There are some limitations to our study. First, we searched only a limited number of databases, with a focus on English language publications, but our review included data on a large number of newborns (N = 54,000). Second, none of the studies so far reported are from African settings making downgrading of the quality of evidence on the basis of indirectness a consideration from a Kenyan perspective. Sparser, lower quality data suffering more obviously from limitations of indirectness were challenges when considering CHX use for facility-based births. For a country such as Kenya, where omphalitis and severe infection in facility-born babies may still be common, arguably data from both community and facility settings should be used to inform discussions on recommendations. Finally, application of other potentially harmful substances in the dry cord care group may have confounded group comparisons.
Based on the high-quality evidence from the included studies, it seems reasonable to include 4% CHX for topical cord care as a package of care for clean deliveries for newborn infants both in the community and hospital settings in Kenya and similar countries in anticipation of positive results from studies already under way in Zanzibar6 and Zambia.7 Such studies are expected to provide additional information on the frequency of application. Although CHX is itself relatively cheap (the cost is about $9 per 5 liters in Kenya),31 thought will need to be given to the logistics of delivering such an intervention routinely in countries where at least half of all births occur at home in the absence of a skilled attendant. Logistic considerations will benefit from research on optimal formulations (such as gels or powders rather than liquids), delivery channels and professional and public education to stimulate demand and promote uptake of CHX.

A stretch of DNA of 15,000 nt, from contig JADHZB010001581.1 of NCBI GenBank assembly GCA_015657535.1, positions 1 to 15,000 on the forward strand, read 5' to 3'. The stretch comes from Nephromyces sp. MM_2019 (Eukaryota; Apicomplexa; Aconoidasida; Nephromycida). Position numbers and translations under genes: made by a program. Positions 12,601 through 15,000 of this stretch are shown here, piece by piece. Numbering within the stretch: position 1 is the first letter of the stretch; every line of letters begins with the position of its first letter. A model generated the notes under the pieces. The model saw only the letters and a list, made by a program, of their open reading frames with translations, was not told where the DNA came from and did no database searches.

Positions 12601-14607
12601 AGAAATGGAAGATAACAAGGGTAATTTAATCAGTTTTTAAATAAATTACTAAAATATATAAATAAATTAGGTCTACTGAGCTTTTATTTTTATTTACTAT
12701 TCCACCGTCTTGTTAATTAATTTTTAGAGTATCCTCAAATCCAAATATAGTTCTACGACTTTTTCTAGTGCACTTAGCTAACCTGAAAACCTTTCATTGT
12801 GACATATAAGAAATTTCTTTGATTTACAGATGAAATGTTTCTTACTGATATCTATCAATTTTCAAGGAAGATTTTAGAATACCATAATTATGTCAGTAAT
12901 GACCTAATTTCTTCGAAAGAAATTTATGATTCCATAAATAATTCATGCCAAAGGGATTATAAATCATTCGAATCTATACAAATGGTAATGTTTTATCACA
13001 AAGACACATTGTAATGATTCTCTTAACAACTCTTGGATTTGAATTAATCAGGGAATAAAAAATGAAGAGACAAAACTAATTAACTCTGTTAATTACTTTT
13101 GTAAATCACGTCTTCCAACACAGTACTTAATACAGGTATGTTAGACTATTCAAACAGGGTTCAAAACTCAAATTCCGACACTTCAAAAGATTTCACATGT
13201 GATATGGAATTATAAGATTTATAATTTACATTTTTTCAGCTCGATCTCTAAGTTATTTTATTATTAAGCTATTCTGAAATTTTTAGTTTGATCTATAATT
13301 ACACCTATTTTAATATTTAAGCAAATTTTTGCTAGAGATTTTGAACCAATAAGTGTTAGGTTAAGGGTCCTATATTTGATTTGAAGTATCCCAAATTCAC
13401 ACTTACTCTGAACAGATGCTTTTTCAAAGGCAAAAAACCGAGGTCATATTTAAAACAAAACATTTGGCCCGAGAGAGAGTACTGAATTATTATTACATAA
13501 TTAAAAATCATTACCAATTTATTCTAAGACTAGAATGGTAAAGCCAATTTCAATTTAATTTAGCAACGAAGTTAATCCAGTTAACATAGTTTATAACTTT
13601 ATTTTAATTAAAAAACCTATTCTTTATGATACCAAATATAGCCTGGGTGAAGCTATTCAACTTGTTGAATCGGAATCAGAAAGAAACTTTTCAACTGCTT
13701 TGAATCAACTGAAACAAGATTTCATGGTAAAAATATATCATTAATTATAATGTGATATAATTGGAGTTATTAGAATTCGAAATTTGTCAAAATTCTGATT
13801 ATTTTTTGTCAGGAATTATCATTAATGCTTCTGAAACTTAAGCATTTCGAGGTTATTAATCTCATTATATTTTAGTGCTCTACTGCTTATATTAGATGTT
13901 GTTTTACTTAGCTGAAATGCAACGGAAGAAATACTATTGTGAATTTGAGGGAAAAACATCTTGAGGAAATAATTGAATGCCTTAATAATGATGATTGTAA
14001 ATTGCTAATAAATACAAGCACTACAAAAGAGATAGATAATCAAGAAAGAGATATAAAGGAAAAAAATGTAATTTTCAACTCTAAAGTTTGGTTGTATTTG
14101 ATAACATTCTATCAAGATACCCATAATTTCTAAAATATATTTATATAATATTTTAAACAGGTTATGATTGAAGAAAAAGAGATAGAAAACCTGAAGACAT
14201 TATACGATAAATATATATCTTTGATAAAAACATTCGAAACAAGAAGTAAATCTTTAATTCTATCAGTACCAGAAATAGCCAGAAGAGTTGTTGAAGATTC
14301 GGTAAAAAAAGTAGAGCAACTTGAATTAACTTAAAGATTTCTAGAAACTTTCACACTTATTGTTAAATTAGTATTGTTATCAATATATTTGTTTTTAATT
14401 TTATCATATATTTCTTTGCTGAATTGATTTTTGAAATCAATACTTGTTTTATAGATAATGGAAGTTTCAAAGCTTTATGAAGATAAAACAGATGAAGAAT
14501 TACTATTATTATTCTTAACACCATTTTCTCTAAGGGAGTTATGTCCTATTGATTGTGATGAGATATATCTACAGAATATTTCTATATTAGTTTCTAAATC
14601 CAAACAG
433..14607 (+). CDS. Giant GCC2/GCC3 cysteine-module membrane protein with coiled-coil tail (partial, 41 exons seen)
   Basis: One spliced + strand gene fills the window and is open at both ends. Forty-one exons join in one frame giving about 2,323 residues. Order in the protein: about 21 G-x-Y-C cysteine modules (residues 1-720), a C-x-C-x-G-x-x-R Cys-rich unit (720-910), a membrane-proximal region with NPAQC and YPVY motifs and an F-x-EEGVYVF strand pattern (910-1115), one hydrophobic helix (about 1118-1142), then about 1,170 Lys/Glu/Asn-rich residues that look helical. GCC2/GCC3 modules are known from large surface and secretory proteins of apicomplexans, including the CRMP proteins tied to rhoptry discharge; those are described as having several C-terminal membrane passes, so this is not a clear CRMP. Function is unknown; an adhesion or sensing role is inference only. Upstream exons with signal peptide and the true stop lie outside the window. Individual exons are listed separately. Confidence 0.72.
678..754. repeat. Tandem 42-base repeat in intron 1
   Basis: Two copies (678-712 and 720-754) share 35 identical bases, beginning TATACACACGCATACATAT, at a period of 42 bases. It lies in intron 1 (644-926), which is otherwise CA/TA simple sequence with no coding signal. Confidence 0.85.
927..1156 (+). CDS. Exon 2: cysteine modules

Based on the available moderate-quality to high-quality evidence, we conclude that the use of 4% CHX can be beneficial in reducing neonatal mortality and morbidity among infants born at home in countries such as Kenya. For infants born in hospitals, only low-quality evidence largely from high-income settings currently exists and shows no benefit of using any topical substance including CHX over dry cord care. Given that babies born in facilities in low-income African settings have moderately high risks of severe infection and to promote development of a consistent, systemwide policy, it seems reasonable to consider using 4% CHX for all births in Kenya. More research is needed on the optimal mode of CHX delivery to support its use at scale.
This work is published with the permission of the Director of KEMRI.